The Marine & Anadromous Fisheries Ecology lab studies how animals move throughout rivers and oceans (their transport, dispersal, and migration) and how that movement affects their growth and survival. Headed by Jessica Miller, researchers in the lab focus primarily on economically and ecologically important species, mostly those found along the west coast of the United States. Their research often relies on the examination of animal hard parts , including scales, otoliths, vertebrae, and shells. Referred to as "biogeochemical markers", these structures are rich stores of data about individuals that allow researchers to determine how environmental variation and climate change can affect the life histories of fish and invertebrates, with an eye towards how that information can inform management. All of this research comes together to inform sound conservation and management strategies of our marine resources.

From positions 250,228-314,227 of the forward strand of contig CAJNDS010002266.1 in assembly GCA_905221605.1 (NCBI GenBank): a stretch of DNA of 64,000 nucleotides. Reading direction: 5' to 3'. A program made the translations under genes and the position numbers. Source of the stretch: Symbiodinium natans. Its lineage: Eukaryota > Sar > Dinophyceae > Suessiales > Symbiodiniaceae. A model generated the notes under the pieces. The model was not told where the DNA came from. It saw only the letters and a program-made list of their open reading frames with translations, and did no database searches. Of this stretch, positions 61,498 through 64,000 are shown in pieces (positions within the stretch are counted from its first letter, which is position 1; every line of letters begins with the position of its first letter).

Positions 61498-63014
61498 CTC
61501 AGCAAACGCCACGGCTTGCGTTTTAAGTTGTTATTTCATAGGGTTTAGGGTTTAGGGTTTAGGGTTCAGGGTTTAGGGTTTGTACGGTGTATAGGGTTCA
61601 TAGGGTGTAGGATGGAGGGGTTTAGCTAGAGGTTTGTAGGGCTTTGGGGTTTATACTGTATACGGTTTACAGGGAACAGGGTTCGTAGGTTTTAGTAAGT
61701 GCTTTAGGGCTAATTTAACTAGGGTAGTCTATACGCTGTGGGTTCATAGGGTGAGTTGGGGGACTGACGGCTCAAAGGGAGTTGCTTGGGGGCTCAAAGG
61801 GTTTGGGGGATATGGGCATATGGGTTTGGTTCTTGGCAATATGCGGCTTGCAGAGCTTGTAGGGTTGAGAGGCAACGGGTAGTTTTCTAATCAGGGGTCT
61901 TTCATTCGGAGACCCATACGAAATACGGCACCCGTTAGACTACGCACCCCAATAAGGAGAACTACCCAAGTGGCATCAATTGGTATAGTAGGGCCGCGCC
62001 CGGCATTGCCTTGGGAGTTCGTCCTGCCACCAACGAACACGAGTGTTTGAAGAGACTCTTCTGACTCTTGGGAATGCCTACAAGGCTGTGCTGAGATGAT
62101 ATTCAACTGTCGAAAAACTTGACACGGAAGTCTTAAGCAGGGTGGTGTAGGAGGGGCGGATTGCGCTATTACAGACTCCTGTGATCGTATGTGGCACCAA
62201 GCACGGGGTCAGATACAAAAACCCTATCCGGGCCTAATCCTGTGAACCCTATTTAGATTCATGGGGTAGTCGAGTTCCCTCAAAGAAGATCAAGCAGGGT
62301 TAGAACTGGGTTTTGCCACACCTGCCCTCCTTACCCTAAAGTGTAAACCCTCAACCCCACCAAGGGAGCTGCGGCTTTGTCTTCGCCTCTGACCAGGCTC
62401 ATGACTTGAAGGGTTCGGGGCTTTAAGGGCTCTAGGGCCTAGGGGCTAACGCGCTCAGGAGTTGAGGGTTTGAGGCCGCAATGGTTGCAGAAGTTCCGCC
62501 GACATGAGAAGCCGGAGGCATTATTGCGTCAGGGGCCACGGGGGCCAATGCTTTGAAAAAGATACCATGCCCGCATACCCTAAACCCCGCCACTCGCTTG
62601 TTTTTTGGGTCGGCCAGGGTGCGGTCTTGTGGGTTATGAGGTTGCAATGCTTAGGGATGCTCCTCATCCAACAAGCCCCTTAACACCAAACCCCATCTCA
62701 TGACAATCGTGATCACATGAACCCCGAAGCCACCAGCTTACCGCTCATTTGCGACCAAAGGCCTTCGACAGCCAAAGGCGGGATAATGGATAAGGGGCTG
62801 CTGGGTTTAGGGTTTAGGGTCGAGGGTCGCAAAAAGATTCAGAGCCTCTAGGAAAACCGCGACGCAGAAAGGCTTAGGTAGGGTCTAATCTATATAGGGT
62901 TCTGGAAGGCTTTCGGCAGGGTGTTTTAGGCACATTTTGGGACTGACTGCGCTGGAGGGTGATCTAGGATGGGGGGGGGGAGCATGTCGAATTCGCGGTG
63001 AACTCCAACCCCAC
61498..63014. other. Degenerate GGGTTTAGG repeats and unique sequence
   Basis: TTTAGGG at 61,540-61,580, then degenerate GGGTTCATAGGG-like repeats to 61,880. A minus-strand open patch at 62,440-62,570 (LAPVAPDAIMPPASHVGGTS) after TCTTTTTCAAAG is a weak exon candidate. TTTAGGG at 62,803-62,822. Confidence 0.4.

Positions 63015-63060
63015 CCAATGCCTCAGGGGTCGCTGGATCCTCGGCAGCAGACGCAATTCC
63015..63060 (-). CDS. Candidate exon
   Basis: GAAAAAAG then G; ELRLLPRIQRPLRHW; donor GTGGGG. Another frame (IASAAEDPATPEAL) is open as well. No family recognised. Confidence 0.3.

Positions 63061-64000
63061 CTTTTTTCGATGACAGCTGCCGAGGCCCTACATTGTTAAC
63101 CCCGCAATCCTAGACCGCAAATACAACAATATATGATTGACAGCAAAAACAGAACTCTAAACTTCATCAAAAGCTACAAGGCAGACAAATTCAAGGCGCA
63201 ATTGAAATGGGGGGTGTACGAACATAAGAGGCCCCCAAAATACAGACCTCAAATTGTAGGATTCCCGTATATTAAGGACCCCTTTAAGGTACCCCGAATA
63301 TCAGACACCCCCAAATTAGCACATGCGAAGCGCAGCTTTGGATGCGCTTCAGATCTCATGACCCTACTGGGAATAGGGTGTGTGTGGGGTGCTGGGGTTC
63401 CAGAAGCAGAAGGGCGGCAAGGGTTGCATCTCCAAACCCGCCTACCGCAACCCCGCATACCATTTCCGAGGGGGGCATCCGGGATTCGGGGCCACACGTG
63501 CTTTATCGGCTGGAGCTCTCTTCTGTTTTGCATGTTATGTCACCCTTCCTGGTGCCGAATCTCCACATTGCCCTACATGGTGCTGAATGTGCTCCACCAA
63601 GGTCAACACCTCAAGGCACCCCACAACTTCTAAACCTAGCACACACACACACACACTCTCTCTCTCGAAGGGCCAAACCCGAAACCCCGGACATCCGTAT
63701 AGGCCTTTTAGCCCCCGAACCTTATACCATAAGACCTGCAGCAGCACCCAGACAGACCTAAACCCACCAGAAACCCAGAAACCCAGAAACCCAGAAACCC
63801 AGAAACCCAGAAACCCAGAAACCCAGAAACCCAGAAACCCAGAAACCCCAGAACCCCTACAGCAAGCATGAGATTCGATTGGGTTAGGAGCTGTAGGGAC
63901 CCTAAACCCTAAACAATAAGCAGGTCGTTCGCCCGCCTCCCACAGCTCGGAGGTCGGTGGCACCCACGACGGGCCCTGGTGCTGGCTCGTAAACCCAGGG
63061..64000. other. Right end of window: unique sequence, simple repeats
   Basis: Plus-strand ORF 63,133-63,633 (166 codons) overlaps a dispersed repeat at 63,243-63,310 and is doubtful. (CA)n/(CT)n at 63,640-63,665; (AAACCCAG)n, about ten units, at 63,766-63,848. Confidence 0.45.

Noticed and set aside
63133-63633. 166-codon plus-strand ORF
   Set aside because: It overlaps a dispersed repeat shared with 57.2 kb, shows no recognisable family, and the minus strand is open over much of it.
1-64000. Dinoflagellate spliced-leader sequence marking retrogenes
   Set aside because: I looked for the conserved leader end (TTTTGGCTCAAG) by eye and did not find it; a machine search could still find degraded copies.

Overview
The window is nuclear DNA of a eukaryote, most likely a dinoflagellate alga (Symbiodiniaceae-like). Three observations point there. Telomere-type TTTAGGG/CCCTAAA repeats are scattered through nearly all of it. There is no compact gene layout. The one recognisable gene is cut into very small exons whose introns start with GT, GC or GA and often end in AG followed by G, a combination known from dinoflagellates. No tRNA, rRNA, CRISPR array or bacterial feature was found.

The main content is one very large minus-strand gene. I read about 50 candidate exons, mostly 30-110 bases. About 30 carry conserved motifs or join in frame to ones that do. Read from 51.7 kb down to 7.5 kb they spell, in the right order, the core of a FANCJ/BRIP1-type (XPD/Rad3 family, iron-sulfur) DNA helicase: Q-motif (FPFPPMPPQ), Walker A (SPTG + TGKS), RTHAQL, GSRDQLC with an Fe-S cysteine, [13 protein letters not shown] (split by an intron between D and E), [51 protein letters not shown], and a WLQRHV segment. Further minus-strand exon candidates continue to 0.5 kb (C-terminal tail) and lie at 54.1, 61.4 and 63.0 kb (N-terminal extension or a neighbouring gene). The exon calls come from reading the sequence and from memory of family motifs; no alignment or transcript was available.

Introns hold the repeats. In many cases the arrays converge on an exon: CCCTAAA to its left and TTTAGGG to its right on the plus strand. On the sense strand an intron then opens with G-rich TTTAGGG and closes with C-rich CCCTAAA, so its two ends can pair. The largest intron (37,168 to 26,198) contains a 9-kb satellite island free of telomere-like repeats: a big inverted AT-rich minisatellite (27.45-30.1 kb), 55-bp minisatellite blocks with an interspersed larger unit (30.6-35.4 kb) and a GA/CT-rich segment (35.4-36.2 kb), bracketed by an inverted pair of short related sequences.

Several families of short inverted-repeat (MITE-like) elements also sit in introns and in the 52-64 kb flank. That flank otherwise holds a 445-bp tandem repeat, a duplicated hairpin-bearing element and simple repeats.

Current projects include collaborative efforts to determine the mechanisms driving high rates of early marine mortality in juvenile Columbia River Chinook salmon; quantify the effects of marine heatwaves on the early life stages of Pacific Cod; evaluate the effects of increased temperatures and ocean acidification on the early life stages of coastal fishes; improve our understanding of Pacific lamprey ecology; determine the prevalence of microplastics in marine plankton in the Northern California Current; and evaluate potential biological control measures that could aid the oyster aquaculture industry.